The High Street and adjacent Walnuts Shopping Centre contain a wide selection of high-street shops. There is a general market located in front of Orpington College, three days a week. Planning permission was granted in 2005 to demolish a multistorey car park at the south end of the High Street, and replace it with a large Tesco supermarket. Work started at the beginning of February 2007 and since then the car park has been fully demolished and work on the foundations has started reusing the concrete from the demolished car park. The new Tesco opened on 18 May 2009. Tesco previously had a shop in Orpington high street decades before which is now Bon Marché and Thornburrows
Metered parking has been installed at various street locations around Orpington station to cope with the loss of the car park; this has resulted in the exit of long-established local businesses as the office space they occupied will no longer be feasible without adequate parking. There are larger retail outlets in the industrial estate on Cray Avenue and Sevenoaks Way in St Mary Cray including the new Nugent Shopping Park. Following the relocation of Marks & Spencer from their previous town-centre store to the Nugent Shopping Park, their previous site was taken over by Sainsbury's, who moved from their previous site nearby in the Walnuts.
The Walnuts Leisure Centre, just east of the High Street, has a six-lane, 33.3 metre indoor swimming pool. Other facilities include squash courts and gym with sauna and steam room as well as a sports hall used for activities such as badminton, basketball, trampolining and fitness classes. The Sports hall is also used for Women's Artistic Gymnastics, being the training venue for Orpington Gymnastic Club.
There are two other local leisure centres: one at the Priory School, which has a floodlit, synthetic pitch for hockey and football, three outdoor tennis courts, two netball courts, four outdoor cricket nets and a sports hall with gymnasium/fitness suite and dance studio. The other is LA Fitness members-only health club on Sandy Lane.Also there is a bodybuilding gym located near the war memorial called Ripped Muscle And Fitness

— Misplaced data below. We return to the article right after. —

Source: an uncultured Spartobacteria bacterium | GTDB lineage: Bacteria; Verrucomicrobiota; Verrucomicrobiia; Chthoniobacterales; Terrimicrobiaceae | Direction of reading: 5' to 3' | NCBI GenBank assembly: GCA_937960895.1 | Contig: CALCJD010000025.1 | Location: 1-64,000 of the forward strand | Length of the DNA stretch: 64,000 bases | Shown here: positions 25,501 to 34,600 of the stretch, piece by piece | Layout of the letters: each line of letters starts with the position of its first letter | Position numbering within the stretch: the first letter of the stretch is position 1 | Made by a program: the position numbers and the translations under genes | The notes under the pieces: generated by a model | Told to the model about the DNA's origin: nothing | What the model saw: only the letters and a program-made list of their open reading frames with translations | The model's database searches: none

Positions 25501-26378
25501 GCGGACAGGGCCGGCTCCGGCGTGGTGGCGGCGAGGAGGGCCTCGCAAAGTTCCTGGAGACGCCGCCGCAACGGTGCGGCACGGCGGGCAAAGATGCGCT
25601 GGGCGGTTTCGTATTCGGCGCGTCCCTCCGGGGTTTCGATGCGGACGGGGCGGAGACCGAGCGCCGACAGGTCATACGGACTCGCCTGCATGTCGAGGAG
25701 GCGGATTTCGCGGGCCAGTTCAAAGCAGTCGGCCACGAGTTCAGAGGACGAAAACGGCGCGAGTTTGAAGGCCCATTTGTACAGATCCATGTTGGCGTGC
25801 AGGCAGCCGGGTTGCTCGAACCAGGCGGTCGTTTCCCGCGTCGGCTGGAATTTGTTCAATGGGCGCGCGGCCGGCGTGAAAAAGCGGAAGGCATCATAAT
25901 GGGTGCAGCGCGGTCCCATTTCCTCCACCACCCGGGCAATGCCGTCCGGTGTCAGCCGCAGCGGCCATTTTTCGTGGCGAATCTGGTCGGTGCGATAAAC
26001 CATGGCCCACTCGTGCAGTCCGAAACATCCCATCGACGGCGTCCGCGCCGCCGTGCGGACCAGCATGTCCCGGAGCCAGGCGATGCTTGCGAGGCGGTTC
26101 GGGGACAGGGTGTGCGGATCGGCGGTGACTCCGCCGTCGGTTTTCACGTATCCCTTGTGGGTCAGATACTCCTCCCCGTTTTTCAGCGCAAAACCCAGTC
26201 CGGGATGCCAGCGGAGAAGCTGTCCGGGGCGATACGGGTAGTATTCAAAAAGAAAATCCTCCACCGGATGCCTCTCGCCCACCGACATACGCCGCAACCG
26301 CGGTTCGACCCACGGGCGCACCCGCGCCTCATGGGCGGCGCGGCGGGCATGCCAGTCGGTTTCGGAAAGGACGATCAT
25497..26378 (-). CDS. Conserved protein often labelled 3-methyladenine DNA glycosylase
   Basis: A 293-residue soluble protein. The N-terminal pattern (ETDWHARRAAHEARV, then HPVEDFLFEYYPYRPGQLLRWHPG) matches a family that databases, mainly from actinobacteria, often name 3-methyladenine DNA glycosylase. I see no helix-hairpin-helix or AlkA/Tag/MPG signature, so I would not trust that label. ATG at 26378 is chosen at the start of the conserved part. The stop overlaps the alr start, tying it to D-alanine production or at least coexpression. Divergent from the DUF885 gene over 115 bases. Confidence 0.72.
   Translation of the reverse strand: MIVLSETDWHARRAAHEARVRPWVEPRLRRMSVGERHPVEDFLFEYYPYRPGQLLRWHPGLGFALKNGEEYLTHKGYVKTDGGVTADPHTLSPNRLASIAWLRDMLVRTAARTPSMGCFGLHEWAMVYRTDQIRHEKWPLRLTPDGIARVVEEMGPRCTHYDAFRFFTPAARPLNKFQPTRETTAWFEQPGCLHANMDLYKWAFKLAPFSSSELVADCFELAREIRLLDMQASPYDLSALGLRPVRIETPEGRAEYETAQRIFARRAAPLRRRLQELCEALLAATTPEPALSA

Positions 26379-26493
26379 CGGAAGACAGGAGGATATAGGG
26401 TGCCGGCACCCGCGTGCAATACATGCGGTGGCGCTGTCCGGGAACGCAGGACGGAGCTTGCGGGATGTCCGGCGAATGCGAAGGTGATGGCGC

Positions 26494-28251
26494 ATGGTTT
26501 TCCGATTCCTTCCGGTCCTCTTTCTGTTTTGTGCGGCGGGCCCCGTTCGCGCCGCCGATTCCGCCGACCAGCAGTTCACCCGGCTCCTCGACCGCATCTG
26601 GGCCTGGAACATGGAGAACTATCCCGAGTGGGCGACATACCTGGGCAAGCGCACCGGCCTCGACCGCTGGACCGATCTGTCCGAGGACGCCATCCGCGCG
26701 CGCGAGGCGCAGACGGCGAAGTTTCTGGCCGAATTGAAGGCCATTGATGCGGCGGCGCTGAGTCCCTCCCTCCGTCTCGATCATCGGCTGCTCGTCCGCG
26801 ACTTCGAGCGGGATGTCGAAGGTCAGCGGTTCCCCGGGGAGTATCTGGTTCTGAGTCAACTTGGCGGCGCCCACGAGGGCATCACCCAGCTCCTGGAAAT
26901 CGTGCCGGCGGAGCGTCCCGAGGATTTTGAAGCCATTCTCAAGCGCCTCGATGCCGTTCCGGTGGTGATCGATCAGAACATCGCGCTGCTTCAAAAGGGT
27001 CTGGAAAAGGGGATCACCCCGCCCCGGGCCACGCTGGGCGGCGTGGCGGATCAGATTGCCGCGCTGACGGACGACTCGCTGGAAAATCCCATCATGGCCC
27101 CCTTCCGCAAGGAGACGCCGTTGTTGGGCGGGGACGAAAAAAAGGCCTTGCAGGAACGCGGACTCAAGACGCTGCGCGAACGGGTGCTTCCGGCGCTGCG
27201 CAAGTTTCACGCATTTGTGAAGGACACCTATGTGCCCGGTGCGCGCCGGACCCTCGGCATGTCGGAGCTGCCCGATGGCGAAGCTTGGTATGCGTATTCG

There are rugby, football and cricket pitches in Goddington Park. Westcombe Park RFC, Orpington Cricket Club and Orpington Football Club are based here. Westcombe Park RFC is one of Kent's premier clubs, competing in National Division Two (only two leagues away from premiership rugby). 'Combe' moved from the Blackheath area to Orpington in 1936. Cray Wanderers F.C., established in 1860 no longer plays in Orpington, but now shares a ground with Bromley F.C..
Since 1985, members of Orpington Road Runners have met every Tuesday near The Buff Pub and on Sundays at High Elms Country Park. For over 10 years, the Club has organised a 10k race and series of 2k fun runs during the summer in conjunction with Darrick Wood School. Bromley Indoor Bowls Club is situated off Gillmans Road. Lawn bowls is played at the Excelsior Club in Poverest Recreation Ground. Knoll Lawn Tennis Club has (despite its name) five tarmac courts tucked away among the houses of Mayfield Avenue. Bromley Tennis Centre (six indoor courts and four floodlit outdoor courts) is in the grounds of Newstead Wood School for Girls.
Orpington's former public library is at Priory Gardens, a site set back from the High Street and near to the historic parish church. Priory Gardens' Priory itself contains Bromley Museum. The public library moved in the Summer of 2011, into the site of the old Council offices off the Market Square. It was opened on the 5th July, 2011 by Adele Parks and Jo Johnson MP.